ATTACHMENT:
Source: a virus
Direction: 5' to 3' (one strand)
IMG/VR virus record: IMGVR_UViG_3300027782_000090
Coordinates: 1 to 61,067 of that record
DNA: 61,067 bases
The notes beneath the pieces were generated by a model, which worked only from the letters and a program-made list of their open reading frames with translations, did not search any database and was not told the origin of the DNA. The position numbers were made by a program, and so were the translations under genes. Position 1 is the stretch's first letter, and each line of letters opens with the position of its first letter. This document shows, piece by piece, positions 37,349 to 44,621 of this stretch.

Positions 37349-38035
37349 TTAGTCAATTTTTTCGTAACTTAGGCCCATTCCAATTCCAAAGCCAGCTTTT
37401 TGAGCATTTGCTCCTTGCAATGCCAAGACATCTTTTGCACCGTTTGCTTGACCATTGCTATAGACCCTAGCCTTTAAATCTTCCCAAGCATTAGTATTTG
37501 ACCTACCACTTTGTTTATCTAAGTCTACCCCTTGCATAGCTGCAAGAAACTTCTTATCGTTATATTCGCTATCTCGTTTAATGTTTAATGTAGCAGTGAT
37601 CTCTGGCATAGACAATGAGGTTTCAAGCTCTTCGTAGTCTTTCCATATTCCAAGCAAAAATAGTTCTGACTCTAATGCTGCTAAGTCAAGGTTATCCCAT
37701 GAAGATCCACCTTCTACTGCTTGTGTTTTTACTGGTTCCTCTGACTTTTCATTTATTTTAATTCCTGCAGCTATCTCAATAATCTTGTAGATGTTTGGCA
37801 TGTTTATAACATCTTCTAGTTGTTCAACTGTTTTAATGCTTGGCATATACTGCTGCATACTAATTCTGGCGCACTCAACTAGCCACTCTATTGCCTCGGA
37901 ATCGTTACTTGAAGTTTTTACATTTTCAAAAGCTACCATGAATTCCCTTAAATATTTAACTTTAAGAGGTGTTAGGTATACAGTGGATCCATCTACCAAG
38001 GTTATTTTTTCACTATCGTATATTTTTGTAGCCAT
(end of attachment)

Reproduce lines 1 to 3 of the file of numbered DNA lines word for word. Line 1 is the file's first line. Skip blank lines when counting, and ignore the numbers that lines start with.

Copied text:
Source: a virus
Direction: 5' to 3' (one strand)
IMG/VR virus record: IMGVR_UViG_3300027782_000090